Installing the container-based nextstrain CLI

The Nextstrain command-line tool (CLI). It aims to provide access to Nextstrain components in a local environment with a minimum of fuss. It uses docker containers to bundle up the installation of all the different components behind nextstrain, so that you have a clean interface and fewer installation issues!

Once you’ve installed the nextstrain CLI, you can run the quickstart guide or any of the tutorials available here.

Before digging in, it’s worth reading the difference between a local & container installation, both of which will install the components behind nextstrain and allow you to run and visualize analyses on your computer.

Table of Contents:


Python 3.5 or newer

This tool is written in Python 3 and requires at least Python 3.5. There are many ways to install Python 3 on Windows, macOS, or Linux, including the official packages, Homebrew for macOS, and the Anaconda Distribution. Details are beyond the scope of this guide, but make sure you install Python 3.5 or higher. You may already have Python 3 installed, especially if you’re on Linux. Check by running python --version or python3 --version.


git is a version control system used by all of the Nextstrain ecosystem. It is free to download and install.

Install the Nextstrain CLI

With Python 3 installed, you can use pip to install the nextstrain-cli package:

$ python3 -m pip install nextstrain-cli
Collecting nextstrain-cli
[…a lot of output…]
Successfully installed nextstrain-cli-1.6.1

After installation, make sure the nextstrain command works by running nextstrain version:

$ nextstrain version
nextstrain.cli 1.6.1

(The version you get will probably be different than the one shown in the example above.)

Install Docker

This tool also currently requires Docker, which is freely available. On Windows or a Mac you should download and install Docker Desktop (also known as “Docker for Mac” and “Docker for Windows”). On Linux, your package manager should include a Docker package.

After installing Docker, run nextstrain check-setup to ensure it works:

$ nextstrain check-setup
nextstrain-cli is up to date!

Testing your setup…

✔ docker is installed
✔ docker run works

All good!

If the final message doesn’t indicate success (as with “All good!” in the example above), something may be wrong with your Docker installation. Please get in touch with us if this is the case!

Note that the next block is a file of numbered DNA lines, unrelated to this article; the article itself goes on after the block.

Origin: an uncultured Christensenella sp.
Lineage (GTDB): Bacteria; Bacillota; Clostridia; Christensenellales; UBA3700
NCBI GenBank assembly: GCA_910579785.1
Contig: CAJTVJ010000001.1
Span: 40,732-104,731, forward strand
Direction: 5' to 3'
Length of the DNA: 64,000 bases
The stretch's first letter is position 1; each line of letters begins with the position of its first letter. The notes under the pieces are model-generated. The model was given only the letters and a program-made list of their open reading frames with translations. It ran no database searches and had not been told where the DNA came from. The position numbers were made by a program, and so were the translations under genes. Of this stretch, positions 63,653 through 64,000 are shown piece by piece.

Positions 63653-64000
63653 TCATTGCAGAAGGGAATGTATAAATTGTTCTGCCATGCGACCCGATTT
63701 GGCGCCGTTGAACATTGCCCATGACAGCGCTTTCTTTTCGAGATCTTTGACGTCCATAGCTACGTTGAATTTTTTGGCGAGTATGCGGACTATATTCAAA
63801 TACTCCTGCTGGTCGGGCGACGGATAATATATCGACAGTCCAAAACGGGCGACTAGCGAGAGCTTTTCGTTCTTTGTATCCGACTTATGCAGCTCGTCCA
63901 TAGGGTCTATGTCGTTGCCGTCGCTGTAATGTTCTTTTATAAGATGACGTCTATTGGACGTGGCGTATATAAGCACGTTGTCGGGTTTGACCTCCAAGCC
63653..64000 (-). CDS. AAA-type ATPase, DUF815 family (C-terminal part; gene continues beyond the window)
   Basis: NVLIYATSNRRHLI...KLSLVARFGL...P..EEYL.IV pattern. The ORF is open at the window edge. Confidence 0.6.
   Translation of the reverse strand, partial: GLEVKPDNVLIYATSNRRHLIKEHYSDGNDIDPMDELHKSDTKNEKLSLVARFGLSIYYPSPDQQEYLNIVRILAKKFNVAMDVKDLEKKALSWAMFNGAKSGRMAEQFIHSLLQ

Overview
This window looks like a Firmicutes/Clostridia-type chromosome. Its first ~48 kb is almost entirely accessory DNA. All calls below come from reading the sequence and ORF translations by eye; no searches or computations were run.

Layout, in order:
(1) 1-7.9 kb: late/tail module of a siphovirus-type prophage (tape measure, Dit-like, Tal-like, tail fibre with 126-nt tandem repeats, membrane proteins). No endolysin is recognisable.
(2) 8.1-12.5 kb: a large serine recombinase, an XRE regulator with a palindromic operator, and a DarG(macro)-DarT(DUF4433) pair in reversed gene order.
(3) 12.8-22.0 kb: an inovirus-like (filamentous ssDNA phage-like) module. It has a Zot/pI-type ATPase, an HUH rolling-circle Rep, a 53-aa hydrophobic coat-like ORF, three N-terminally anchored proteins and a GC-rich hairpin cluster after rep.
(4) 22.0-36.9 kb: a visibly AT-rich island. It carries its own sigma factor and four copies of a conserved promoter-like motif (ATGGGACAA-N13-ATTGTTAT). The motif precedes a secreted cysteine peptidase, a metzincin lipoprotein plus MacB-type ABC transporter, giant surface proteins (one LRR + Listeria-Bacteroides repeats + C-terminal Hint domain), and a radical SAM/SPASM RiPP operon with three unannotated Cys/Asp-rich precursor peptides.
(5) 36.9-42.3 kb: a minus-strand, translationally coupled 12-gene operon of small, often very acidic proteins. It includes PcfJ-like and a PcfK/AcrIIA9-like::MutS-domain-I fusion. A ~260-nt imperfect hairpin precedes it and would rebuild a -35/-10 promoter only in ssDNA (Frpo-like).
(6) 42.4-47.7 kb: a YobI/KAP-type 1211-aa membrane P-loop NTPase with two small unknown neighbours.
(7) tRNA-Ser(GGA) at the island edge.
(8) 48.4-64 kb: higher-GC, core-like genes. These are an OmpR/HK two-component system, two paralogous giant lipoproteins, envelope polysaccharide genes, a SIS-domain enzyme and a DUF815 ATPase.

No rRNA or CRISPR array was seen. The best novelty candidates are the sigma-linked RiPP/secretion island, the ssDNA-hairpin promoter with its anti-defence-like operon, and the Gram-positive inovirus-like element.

This package provides a nextstrain program which provides access to a few commands. If you’ve installed this package (nextstrain-cli), you can just run nextstrain. Otherwise, you can run ./bin/nextstrain from a copy of the source code.

usage: nextstrain [-h] {build,view,deploy,shell,update,check-setup,version} ...

Nextstrain command-line tool

optional arguments:
  -h, --help            show this help message and exit

    build               Run pathogen build
    view                View pathogen build
    deploy              Deploy pathogen build
    shell               Start a new shell in the build environment
    update              Updates your local image copy
    check-setup         Tests your local setup
    version             Show version information

For more information on a specific command, you can run it with the --help option, for example, nextstrain build --help.


Development of nextstrain-cli happens at Please see the README there for further information.

All source code is freely available under the terms of the GNU Affero General Public License. Screenshots etc may be used as long as a link to is provided.

This work is made possible by the open sharing of genetic data by research groups from all over the world. We gratefully acknowledge their contributions. Special thanks to Kristian Andersen, Allison Black, David Blazes, Peter Bogner, Matt Cotten, Ana Crisan, Gytis Dudas, Vivien Dugan, Karl Erlandson, Nuno Faria, Jennifer Gardy, Becky Garten, Dylan George, Ian Goodfellow, Nathan Grubaugh, Betz Halloran, Christian Happi, Jeff Joy, Paul Kellam, Philippe Lemey, Nick Loman, Sebastian Maurer-Stroh, Louise Moncla, Oliver Pybus, Andrew Rambaut, Colin Russell, Pardis Sabeti, Katherine Siddle, Kristof Theys, Dave Wentworth, Shirlee Wohl and Nathan Yozwiak for comments, suggestions and data sharing.


© 2015-2019 Trevor Bedford and Richard Neher